Cardinals Blogs | With letter, Steve Wilks tends to make tiny distinction
March 13, 2019
May possibly 28, 2018 – 10:17 am
Steve Wilks did not know Mike Thompson, but that didn’t quit the Cardinals’ head coach from reaching out to Thompson’s widow not too long ago immediately after Thompson’s unexpected death. Thompson was a Pop Warner coach and an assistant for Desert Ridge Higher College, and was only 51 years old.
“I did not have the pleasure of understanding Mike but really feel as if I did immediately after reading of his dedication to the sport of football as a coach at the Pop Warner and higher college levels,” Wilks wrote in the letter to Carri Thompson. “We share in your grief more than his loss but know that he lives on by means of the numerous men and women that have been positively impacted by Mike.”
The letter meant a ton to Thompson’s loved ones. It also underscored the variety of particular person Wilks is, and how he keeps football in viewpoint.
At one particular point, when I was speaking to Wilks for a story about who he is as a coach, Wilks emphasized his want to let players know they have to have a life that goes beyond football. There was a popular story of Wilks as an assistant in Carolina striking up a partnership with a disabled man who worked at his regional YMCA, not for the fanfare but due to the fact it just seemed like a great issue to do.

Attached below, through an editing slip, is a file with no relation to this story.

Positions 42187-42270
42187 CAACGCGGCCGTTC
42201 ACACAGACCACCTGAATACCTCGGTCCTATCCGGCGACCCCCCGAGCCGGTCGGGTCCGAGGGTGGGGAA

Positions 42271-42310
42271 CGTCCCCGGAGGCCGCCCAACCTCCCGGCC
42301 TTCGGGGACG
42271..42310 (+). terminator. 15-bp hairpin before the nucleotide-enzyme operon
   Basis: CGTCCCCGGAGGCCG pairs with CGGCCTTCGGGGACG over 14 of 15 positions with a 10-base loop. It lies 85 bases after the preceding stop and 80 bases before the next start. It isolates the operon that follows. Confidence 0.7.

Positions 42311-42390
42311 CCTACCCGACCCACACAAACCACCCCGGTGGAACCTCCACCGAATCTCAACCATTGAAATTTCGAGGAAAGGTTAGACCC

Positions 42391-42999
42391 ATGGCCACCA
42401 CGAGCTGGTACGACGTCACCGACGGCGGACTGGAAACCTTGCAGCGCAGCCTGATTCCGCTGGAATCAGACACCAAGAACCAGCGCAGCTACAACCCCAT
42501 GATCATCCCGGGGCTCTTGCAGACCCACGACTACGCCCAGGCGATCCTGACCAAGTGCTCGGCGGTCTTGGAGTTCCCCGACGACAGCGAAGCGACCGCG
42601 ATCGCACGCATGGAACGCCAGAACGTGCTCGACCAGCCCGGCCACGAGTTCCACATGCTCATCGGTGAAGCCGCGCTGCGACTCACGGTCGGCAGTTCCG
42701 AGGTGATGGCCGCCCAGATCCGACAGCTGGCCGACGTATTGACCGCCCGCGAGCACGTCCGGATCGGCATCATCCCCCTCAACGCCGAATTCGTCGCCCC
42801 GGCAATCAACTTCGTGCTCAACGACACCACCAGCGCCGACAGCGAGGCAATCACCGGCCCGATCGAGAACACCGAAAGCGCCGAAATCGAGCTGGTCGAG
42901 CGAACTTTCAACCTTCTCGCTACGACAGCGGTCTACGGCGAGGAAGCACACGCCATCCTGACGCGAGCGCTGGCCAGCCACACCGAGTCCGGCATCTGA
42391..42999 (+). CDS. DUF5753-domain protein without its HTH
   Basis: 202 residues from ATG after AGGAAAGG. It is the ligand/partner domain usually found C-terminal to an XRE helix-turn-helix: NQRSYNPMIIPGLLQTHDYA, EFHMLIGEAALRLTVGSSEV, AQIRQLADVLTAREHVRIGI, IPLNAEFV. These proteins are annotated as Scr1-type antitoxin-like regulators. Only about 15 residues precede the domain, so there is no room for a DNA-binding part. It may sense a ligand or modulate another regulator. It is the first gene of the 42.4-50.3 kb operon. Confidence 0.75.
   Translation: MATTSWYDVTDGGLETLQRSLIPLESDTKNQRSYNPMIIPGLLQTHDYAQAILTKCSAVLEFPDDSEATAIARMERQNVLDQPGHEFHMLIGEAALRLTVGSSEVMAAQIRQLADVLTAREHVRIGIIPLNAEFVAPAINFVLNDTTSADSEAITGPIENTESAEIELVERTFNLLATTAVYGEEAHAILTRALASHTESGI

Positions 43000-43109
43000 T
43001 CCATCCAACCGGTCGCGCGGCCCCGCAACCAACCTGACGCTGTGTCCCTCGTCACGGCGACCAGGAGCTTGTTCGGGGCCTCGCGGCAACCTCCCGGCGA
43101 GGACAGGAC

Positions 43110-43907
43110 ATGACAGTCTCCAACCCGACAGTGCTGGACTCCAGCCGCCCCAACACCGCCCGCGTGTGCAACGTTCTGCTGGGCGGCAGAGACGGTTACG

“I inform individuals all the time, and it is the exact same issue I attempt to relate to the players,” Wilks stated. “(Football) is what we do. This is not who we are.”
No, Wilks didn’t know Mike Thompson. But he knew what it meant for Thompson to place time in to teach young children — and that his loved ones is hurting correct now. In a broader sense, that is what Wilks was speaking about in that interview a handful of months ago.
“I want to bring planet championship right here,” Wilks stated. “But the accurate measurement of a champion does not lie inside his or her trophy case. It lies inside the individuals he or she has touched. If we’re not attempting to make a distinction in the lives of the individuals we come in make contact with with, to me, we’re missing the point.”